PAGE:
ElastiMed’s device is designed for wear throughout the day. It is worn over the leg and rhythmically expands and contracts. This mimics the natural contractions of the calf muscles and helps blood flow from the legs to the heart. ElastiMed’s technology uses electro-active polymers (EAP), a material which expands and contracts when stimulated by an electric field. The device is also IoT compatible. It contains integrated sensors for data collection and compliance monitoring.

Chronic venous diseases affect around an estimated 1 in 1,000 people in the Western world. The market in compression devices to treat these illnesses is about 2.2 billion annually. Furthermore, ElastiMed is betting that there is a big market for treatment solutions that are comfortable and technologically advanced. The company is currently undergoing clinical trials and applying for regulatory approval in Europe and the United States. It hopes to have the devices available for sale by 2019. Medical devices are increasingly incorporating smart technology. We have seen this recently with a smart device that detects hidden bacteria and also an interactive AR imaging for doctors. Will the ElastiMed compression device help reduce the incidence of CVD-related complications?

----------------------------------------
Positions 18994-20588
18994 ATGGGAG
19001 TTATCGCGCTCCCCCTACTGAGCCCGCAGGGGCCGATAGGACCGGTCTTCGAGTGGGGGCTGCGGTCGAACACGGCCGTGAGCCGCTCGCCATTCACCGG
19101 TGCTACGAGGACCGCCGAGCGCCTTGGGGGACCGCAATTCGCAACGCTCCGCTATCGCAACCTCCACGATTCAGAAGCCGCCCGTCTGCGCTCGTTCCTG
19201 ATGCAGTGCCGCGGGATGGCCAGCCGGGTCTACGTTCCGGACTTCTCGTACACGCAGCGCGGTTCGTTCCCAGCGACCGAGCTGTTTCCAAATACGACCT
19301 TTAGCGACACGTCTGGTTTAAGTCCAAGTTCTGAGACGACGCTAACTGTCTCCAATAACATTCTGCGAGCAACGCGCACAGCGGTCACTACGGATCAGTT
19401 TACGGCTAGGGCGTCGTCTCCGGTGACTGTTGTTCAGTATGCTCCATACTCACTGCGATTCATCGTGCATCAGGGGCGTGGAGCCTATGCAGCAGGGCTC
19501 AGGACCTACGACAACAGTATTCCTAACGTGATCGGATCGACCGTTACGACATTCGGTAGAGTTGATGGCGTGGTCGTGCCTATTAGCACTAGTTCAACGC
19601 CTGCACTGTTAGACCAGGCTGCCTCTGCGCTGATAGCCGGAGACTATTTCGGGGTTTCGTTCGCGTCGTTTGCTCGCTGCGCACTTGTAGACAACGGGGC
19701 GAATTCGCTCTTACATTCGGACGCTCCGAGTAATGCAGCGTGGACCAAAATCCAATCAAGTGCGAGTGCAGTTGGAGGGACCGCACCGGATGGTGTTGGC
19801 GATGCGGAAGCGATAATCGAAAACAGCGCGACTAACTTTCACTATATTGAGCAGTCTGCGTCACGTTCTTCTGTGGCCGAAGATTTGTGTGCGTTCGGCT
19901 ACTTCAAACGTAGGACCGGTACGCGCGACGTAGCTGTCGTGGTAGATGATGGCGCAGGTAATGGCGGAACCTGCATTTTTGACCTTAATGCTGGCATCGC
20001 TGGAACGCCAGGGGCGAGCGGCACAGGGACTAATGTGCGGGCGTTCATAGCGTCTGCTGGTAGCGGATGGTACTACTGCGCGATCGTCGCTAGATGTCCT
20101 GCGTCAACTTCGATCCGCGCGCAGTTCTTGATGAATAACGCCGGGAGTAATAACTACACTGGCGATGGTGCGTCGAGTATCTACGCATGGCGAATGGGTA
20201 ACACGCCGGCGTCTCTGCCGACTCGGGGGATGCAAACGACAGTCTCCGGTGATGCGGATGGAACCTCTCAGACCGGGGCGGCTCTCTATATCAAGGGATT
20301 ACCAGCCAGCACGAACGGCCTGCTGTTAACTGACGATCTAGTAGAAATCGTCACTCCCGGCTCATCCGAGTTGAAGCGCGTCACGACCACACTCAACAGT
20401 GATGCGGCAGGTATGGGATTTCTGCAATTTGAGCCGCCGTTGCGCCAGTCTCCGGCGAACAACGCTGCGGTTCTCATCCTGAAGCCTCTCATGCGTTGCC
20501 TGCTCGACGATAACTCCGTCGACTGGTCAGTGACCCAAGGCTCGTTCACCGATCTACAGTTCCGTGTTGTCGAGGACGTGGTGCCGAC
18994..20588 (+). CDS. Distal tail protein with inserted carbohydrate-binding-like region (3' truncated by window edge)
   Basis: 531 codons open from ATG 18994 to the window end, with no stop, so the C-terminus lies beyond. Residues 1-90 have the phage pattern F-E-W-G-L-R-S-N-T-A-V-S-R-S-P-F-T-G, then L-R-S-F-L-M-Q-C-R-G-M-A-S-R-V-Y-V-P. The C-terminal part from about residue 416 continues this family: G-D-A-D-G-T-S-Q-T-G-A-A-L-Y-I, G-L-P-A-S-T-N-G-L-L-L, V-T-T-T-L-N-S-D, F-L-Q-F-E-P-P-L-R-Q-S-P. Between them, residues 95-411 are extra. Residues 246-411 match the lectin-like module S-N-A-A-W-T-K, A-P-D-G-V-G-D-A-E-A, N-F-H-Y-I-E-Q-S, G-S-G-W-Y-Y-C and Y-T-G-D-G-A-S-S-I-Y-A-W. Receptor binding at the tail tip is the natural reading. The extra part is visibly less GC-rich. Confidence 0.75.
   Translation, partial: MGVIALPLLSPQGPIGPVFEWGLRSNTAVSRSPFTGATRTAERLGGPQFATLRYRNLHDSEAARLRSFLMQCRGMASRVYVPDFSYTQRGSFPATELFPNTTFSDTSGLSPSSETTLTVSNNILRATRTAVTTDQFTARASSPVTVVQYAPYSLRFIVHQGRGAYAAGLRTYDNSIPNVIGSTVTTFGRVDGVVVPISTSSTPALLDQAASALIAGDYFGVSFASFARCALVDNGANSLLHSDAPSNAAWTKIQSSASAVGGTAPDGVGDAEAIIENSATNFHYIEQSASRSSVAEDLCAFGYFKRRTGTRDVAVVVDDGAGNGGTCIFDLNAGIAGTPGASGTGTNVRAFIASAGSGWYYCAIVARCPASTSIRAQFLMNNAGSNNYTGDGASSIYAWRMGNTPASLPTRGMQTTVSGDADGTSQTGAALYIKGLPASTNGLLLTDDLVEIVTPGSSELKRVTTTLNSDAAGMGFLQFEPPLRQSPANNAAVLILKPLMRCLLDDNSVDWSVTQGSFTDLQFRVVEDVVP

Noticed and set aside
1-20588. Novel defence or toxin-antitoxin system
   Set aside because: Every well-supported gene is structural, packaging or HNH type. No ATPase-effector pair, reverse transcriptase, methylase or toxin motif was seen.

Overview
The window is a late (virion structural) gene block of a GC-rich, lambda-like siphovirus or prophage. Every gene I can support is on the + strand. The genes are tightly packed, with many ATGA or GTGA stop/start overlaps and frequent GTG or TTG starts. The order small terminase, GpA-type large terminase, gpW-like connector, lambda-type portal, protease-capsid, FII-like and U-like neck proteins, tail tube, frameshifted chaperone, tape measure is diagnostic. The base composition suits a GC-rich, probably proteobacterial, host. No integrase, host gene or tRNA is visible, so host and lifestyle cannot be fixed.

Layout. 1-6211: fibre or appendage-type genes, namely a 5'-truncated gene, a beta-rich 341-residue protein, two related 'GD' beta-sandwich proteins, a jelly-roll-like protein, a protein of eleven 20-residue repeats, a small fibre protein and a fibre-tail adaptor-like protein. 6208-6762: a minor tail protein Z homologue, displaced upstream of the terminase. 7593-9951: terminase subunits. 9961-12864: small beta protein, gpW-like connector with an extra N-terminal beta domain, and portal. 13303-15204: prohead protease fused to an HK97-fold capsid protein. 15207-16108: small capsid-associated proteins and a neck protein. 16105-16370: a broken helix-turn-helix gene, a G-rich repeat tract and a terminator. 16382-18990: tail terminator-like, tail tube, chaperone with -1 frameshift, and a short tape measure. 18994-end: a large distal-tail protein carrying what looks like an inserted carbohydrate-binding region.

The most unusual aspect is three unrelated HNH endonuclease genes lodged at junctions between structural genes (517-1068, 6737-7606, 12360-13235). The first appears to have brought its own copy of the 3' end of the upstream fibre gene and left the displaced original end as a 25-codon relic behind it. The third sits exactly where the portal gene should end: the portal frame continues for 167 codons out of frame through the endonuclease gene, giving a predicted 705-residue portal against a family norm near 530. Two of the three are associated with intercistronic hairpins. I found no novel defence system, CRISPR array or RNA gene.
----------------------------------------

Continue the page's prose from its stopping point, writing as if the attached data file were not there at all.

For smartphone users, apps have streamlined some of life’s most stressful tasks. From helping the visually impaired to assisting with building websites, apps have been revolutionary for technology. The advances in innovation technology has also meant that smartphone users have become so used to turning to their phone to solve any kind of problem. Their capabilities are always expanding with new innovations being unveiled almost every day.

Another field app has proven particularly useful for travel by streamlining the process and making it transparent. Umetrip, a Chinese flight booking and online check in app has taken its own twist on the technology by extending its offering to incorporate a social element. The new update allows users to access information of their fellow fliers. Data such as names, hometowns and star signs are all accessible on the app. Umetrip users can then message fellow passengers directly or create a group chat without their permission. This indeed triggers privacy concerns.